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Accepted Paper:

Energy Capitol: The Waning of Regulatory Form  
Arthur Mason (NTNU)

Paper Short Abstract:

This paper examines the transformation of Global North energy systems in natural gas and electricity at the end of the twentieth century from a structured risk environment to less regulated ways of procuring energy for commodity markets.

Paper Abstract:

Throughout the twentieth century, large-scale energy systems in North America/Europe were highly regulated by a national political community whose decision-making authority relied on positions of bureaucratic- and capitalist-led industry organization. After restructuring in energy markets during the 1980s, the culture of power surrounding political decision-making began to wane. The avant-garde knowledge of regulatory institutions became less prestigious when contrasted to new forms of market-driven information focusing on near-term future interactions of supply and demand. This paper explores the waning of regulatory politics surrounding large-scale energy systems in the United States at the turn of the millennium by illuminating key aspects of federal-state political decision-making processes on energy transportation infrastructure. By highlighting the activities of regulatory intellectuals whose accumulated work begins to impede Arctic pipeline proposals, I demonstrate a reliance on judgments that no longer reflect the conditions in which large-scale projects are now determined. Thus, the waning of regulatory politics reflects the diverse feelings and practices associated with a culture of power whose decaying relevance increasingly lingers as distinctions of an earlier rationalizing principle.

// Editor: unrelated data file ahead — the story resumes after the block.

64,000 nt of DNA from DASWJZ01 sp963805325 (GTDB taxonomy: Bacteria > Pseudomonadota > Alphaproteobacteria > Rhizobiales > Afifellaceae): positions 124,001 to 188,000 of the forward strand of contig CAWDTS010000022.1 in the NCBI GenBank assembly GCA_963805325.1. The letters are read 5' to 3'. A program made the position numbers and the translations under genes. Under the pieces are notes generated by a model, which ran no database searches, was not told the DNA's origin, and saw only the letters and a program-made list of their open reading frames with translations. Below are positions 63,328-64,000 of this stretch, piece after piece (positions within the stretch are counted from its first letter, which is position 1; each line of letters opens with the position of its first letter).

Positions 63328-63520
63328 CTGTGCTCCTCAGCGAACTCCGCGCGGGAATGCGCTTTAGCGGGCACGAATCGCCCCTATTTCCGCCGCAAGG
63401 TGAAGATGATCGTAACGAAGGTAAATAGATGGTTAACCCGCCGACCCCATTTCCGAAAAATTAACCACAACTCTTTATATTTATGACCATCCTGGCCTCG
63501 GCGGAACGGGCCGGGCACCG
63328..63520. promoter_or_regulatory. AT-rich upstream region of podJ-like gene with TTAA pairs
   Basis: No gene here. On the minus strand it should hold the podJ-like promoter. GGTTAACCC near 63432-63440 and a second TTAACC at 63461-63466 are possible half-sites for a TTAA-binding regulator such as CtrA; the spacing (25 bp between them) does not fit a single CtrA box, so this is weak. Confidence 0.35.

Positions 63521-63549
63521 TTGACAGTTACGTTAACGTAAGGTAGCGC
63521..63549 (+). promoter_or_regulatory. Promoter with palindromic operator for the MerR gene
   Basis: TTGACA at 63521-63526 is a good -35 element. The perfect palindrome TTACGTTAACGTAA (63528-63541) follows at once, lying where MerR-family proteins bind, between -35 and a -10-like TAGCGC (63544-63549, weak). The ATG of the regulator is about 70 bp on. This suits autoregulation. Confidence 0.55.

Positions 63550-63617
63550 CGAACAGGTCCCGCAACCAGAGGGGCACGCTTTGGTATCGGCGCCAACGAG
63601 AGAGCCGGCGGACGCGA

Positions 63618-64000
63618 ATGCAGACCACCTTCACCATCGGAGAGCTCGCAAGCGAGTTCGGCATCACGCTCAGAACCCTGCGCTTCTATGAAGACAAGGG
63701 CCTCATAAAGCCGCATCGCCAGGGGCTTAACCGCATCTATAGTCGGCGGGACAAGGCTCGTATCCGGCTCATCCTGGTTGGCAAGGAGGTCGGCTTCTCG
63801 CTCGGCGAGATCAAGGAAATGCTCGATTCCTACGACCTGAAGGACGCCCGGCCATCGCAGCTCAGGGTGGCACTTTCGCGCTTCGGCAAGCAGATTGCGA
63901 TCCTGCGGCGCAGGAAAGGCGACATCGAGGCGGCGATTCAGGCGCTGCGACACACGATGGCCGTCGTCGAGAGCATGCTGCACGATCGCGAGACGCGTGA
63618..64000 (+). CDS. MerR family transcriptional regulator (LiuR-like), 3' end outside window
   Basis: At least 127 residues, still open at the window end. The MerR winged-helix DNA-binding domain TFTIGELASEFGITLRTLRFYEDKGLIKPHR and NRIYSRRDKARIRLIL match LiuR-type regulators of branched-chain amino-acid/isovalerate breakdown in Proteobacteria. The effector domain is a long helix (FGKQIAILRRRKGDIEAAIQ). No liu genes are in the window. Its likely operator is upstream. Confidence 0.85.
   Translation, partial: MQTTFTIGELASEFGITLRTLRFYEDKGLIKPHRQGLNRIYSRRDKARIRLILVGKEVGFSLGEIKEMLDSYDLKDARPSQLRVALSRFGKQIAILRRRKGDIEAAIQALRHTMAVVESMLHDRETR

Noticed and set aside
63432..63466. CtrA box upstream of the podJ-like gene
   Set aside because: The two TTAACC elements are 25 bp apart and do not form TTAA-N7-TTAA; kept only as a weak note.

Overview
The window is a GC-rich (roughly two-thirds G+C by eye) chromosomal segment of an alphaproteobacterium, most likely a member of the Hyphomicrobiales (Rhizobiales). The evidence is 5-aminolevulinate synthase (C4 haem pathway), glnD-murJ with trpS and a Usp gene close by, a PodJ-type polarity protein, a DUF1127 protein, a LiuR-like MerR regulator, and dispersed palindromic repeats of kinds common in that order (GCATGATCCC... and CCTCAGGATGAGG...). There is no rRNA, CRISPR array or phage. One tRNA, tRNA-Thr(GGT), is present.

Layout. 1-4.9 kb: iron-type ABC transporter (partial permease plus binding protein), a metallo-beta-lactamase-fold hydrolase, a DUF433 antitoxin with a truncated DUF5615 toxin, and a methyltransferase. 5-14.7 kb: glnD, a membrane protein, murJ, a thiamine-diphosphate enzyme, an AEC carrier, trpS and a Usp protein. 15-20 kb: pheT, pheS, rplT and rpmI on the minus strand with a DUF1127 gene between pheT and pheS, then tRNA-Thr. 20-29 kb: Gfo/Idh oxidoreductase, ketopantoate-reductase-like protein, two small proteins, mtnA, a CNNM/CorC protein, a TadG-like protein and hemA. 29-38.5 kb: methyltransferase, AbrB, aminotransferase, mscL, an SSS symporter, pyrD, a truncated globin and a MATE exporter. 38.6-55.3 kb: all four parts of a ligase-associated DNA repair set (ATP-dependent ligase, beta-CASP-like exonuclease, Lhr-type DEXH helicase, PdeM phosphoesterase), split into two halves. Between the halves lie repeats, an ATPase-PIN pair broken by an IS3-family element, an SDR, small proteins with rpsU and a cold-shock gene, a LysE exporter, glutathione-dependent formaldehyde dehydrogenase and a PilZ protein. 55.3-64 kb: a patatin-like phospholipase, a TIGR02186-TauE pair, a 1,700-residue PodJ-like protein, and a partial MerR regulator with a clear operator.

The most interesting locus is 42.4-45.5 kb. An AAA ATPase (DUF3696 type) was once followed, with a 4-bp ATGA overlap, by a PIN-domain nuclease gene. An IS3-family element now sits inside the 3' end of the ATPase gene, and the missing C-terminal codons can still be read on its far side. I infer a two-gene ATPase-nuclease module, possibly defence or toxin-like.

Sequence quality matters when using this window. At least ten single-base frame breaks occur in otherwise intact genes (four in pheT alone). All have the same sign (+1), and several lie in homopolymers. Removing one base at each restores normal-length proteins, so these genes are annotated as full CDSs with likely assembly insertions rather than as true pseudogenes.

Panel P146
Doing and undoing regulation
  Session 1 Tuesday 23 July, 2024, -